WASHINGTON--Americans concerned about ID theft have to worry not only about the vulnerability of their Social Security numbers floating around in the private sector, but also about the numbers' use by the federal government, which leaves them widely exposed in a variety of records, according to a report released by the Government Accountability Office June 21.
Lawmakers have been working on the problem for six years, unsuccessfully crafting a variety of bills to curb the illegal use of the numbers. This time, though, they say they are serious about passing a law.
"I am committed to moving forward with legislation aimed at making it more difficult for thieves and other wrongdoers to obtain a Social Security number and use it to commit identity theft or other crimes," Rep. Michael McNulty, chairman of the House Subcommittee on Social Security, said at a hearing Thursday. "The time for talk should be over with."
McNulty said he is drafting proposed legislation that he will discuss with his counterparts on the House Committee on Energy and Commerce, which last month approved a Social Security protection bill sponsored by Reps. Ed Markey, D-Mass., and Joe Barton, R-Texas.
The Markey/Barton bill would make it a crime for someone to sell or buy Social Security numbers outside of parameters set by the Federal Trade Commission. The Social Security Number Protection Act (H.R. 948) would also restrict the display of numbers online and ban the practice of requiring
A combination of restrictions on the use and display of Social Security numbers, a better informed consuming public and deployment of improved authentication tools by businesses will go a long way toward reducing ID theft, lawmakers said.
"Technology is part of the problem, and fortunately, technology is beginning to offer solutions," Barton said. "Businesses which use Social Security numbers as commercial identifiers can often authenticate customers effectively and in a flash with other identifiers."
McNulty said that he is "in sync" with Markey and Barton, but that he wants his bill to go a little further.
Despite a rash of high-profile identity thefts in recent years, both the government and the private sector's practices for storing Social Security numbers leave the personally identifiable data vulnerable, according to the GAO. Even Social Security numbers that are truncated can be used by identity thieves because there is no standard method for truncation. Some agencies show only the last four digits, and some show the first five digits, leaving the full number available in public sources to be cobbled together.
In the Senate, Chuck Schumer, D-N.Y., plans to propose a bill that would require the Social Security Administration to set truncation standards.
"It's sort of a tragedy of errors," Schumer said in testimony to the House subcommittee. "Nobody's paying attention to the big picture. A little coordination in this area will go a long way."
Schumer's anticipated legislation would also ban the display of complete Social Security numbers on the Internet and grant the Department of Justice the authority to impose fines for violations. Similar legislative initiatives failed in the past, but this time the concerns of opponents, particularly local government officials, have been effectively addressed, Schumer said. Local governments would be allocated funds to help remove records currently online.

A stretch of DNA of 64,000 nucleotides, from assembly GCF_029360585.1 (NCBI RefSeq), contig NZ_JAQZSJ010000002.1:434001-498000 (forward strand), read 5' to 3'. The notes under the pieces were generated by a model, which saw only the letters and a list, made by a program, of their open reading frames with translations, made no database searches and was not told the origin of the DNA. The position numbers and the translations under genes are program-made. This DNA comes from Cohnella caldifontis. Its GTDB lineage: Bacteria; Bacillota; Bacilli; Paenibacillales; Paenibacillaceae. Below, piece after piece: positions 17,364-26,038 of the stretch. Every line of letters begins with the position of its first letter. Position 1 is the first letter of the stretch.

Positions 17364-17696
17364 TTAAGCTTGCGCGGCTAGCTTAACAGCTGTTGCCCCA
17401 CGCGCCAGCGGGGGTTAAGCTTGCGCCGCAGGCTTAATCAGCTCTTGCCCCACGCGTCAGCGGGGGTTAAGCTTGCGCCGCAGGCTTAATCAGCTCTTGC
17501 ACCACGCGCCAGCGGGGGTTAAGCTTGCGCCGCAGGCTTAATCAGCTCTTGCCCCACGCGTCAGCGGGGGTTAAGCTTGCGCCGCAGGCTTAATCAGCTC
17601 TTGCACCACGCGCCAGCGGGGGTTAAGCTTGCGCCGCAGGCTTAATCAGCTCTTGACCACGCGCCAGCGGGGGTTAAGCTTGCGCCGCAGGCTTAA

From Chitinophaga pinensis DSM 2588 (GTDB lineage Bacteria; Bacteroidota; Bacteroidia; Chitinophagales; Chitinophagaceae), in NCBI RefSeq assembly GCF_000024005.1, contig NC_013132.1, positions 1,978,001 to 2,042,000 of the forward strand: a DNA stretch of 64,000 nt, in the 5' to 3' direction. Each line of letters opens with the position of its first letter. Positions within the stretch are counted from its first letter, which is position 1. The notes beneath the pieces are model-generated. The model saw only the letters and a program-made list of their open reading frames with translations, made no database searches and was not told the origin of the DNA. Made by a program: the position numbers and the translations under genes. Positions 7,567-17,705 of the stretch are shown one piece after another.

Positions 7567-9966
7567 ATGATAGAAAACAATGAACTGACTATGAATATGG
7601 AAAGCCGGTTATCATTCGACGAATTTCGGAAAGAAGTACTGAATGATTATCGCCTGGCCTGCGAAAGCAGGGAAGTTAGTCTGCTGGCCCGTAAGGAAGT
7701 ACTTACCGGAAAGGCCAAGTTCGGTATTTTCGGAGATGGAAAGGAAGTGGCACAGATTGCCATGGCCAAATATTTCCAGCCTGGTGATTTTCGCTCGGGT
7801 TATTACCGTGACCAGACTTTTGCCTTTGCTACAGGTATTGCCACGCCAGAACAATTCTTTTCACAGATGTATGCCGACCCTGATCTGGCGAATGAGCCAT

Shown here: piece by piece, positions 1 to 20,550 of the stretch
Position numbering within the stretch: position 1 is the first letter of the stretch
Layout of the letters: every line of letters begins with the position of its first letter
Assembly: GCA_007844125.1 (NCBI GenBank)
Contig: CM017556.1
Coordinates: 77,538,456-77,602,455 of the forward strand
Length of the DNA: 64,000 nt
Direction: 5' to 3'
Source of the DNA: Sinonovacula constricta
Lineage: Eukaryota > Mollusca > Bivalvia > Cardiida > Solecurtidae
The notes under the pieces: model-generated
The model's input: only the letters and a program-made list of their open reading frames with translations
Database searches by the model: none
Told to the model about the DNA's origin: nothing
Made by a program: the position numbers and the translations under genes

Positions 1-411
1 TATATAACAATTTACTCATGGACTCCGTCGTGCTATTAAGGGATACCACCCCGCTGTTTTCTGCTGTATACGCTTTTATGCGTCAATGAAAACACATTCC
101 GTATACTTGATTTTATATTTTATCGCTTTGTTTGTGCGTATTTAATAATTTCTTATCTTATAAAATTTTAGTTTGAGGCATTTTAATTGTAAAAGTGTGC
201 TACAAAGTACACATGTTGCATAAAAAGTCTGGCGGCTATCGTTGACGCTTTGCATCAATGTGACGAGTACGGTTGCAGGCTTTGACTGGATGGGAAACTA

"I think the legislation should have smooth sailing," Schumer said. "I think now most of the opposition is gone."
There remain considerable differences between Schumer's proposal and the bill currently pending in the House, however. Under the Markey/Barton bill, the Federal Trade Commission would have the authority to decide which businesses are exempt from the restrictions. It is the degree of restrictions -- and the scope of exemptions -- which lie at the heart of the persistent debate. The Markey/Barton bill would allow the sale of Social Security numbers for law enforcement, public health and safety, credit verification and fraud prevention and authorize the FTC to craft additional exemptions.
Computer professionals and privacy advocates caution that Social Security numbers should not be used by credit agencies, banks or anyone else to verify identities. Instead, these organizations should use strong authentication, Ana Anton, an associate professor at North Carolina State University, told the subcommittee on behalf of the Association for Computing Machinery.
The government and private businesses should be required to secure or encrypt records that contain Social Security numbers, and the numbers' use on ID cards and in public records should be banned, Anton said.
On the other side of the debate, the Consumer Data Industry Association is looking to ward off restrictions on the use of Social Security numbers not only for credit verification and fraud prevention, but also for locating individuals, according to Stuart Pratt, CDIA president and CEO. The association is also pressing to limit the authority granted regulators and to preempt state laws.
The financial services industry is at the forefront of the opposition, arguing that current laws protect the public from improper use. Gilbert Schwartz, a partner with Schwartz & Ballen LLP who testified on behalf of the Financial Services Coordinating Council, went so far as to warn lawmakers that limiting the use of Social Security numbers by financial institutions could have the effect of increasing fraud and ID theft and impede law enforcement's efforts to thwart money laundering and terrorist financing.